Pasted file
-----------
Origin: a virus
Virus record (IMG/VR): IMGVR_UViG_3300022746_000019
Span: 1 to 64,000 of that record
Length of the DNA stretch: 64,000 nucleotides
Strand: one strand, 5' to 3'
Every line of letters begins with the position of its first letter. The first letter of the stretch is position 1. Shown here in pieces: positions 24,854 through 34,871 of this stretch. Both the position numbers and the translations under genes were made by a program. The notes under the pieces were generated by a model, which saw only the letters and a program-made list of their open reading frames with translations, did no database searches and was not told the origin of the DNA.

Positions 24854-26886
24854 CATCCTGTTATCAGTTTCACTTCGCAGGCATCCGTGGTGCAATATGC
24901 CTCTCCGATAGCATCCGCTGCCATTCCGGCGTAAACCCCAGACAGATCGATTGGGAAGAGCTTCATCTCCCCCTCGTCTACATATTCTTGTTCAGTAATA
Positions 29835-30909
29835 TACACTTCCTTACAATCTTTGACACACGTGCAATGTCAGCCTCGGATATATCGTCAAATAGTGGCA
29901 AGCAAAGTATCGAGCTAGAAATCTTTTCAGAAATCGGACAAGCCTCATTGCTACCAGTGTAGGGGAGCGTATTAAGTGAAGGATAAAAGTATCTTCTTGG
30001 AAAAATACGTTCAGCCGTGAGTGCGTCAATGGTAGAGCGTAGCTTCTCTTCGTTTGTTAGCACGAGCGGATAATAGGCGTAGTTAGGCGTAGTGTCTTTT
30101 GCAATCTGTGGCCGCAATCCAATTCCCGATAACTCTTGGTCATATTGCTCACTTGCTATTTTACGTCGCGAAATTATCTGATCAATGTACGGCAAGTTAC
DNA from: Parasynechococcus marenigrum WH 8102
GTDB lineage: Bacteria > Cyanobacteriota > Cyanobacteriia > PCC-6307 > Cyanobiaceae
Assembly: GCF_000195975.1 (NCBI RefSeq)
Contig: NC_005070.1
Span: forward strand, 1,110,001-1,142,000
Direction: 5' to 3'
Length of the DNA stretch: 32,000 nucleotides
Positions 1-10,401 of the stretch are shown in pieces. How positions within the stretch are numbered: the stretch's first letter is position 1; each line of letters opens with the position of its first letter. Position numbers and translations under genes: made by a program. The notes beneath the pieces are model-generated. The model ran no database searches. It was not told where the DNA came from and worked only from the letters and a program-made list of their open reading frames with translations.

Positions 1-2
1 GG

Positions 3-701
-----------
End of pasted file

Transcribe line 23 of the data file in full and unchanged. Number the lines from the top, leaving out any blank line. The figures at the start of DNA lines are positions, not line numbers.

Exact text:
Positions 1-2